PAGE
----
ULTRASEAL INTERNATIONAL reported that diecasters might save up to 85% of the total operating costs of diecasting machinery (800-metric ton comparison) by using a water-free die lubricant applied in an electrostatic spray. It will demonstrate the advantages in its presentation at Euroguss 2014, next month.
The Aoki Science Institute of Japan developed the oil-based die lubricant, and has granted sole European distribution rights to Ultraseal International, a developer of vacuum impregnation and porosity sealants for metalcastings. The company was first to market modern methacrylate-based impregnation sealants, and first to market recyclable sealants, and now produces the Rexeal 100™ recycling sealant.
Tim Butler, who heads the Special Projects effort at Ultraseal, said the Lubrolene WFR formulation saves operating costs, “but the benefits don’t stop there: the quality of parts is better, with fewer and smaller porosities and rejection rates plummeting to almost negligible levels when compared to water-based die release agents.”
The savings mainly arise because Lubrolene WFR can be applied at much higher temperatures than conventional water-based lubricants, which are only effective between 150°C and 250°C (300-500°F.) As a result there is less thermal stress on dies, compared to water-based die release agents, which extends the service life of the dies significantly – another source of substantial savings.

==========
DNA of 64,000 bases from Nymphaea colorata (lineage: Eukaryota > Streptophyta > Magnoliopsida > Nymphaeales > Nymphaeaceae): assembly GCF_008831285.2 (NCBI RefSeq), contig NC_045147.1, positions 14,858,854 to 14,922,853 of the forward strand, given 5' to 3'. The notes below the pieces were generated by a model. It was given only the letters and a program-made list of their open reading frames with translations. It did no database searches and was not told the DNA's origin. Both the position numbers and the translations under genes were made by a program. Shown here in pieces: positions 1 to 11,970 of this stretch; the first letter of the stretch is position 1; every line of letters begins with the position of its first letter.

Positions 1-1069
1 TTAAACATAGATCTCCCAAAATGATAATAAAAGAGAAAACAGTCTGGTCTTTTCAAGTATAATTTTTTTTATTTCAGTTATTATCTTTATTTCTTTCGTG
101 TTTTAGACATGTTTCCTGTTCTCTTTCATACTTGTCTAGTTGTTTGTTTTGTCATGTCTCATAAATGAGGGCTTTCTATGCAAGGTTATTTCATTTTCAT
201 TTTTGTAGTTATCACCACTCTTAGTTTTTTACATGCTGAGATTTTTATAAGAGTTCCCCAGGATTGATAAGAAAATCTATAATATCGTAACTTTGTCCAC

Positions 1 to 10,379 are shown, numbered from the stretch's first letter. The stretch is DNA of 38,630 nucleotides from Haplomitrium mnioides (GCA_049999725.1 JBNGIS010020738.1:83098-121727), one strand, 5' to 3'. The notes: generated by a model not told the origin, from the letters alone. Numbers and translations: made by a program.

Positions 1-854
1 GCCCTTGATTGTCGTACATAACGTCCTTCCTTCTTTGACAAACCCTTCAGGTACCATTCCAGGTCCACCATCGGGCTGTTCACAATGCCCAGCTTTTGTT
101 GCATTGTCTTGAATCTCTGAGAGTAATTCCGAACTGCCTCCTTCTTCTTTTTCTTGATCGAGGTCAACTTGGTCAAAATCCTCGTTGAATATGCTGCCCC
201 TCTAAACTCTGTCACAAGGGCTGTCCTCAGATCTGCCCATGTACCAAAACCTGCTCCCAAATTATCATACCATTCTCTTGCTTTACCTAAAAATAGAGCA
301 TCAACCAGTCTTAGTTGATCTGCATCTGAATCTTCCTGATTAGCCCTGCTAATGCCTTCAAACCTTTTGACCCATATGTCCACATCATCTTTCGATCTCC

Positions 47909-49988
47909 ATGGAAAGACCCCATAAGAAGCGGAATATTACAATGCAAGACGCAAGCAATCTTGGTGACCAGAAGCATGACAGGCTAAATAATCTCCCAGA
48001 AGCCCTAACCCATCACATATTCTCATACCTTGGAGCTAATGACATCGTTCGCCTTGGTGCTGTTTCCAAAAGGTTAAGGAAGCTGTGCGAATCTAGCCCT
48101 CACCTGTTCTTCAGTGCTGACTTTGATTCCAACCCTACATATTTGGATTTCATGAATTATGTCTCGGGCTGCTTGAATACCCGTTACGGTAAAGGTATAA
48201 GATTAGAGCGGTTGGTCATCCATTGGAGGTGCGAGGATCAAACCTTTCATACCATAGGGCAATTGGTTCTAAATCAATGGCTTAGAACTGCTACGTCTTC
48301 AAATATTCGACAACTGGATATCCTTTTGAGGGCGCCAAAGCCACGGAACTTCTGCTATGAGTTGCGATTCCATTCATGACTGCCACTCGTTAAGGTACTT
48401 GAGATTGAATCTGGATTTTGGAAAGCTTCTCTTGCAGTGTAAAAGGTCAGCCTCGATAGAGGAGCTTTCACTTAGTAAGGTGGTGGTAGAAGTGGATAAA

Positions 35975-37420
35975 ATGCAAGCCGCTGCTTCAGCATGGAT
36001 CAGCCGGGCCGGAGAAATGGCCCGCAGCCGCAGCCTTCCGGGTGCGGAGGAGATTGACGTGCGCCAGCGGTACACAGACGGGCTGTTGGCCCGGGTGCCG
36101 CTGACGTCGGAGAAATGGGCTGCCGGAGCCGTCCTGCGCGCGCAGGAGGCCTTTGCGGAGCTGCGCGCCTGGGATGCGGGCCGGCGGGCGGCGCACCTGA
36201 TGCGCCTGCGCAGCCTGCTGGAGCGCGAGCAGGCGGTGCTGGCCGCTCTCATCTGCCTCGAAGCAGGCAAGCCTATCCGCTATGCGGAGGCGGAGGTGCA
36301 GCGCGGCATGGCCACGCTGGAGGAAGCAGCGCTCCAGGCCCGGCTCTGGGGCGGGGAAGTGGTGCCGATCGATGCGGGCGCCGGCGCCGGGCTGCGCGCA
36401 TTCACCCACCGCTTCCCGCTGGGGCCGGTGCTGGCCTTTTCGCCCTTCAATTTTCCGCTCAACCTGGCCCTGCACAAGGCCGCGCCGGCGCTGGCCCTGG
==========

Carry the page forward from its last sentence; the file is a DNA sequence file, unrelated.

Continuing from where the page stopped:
In addition, only a small volume of lubricant is used, cycle times are shorter, improving efficiency, and the quality of parts produced is better because there is less risk of porosity and water staining.
Another important advance for diecasting involves the Lubrolene WFR-EC oil-based products’ electrostatic spray application, a “step change in technology,” according to Ultraseal.
Electrostatic spraying is especially suited to the casting of complex parts as it creates a “wraparound effect” with the electric field attracting the spray to the far side and more remote surfaces of the die. This speeds up production times, reduces the amount lubricant used, and gives better coverage over the whole part, including awkward corners such as surfaces behind slide cores and pins.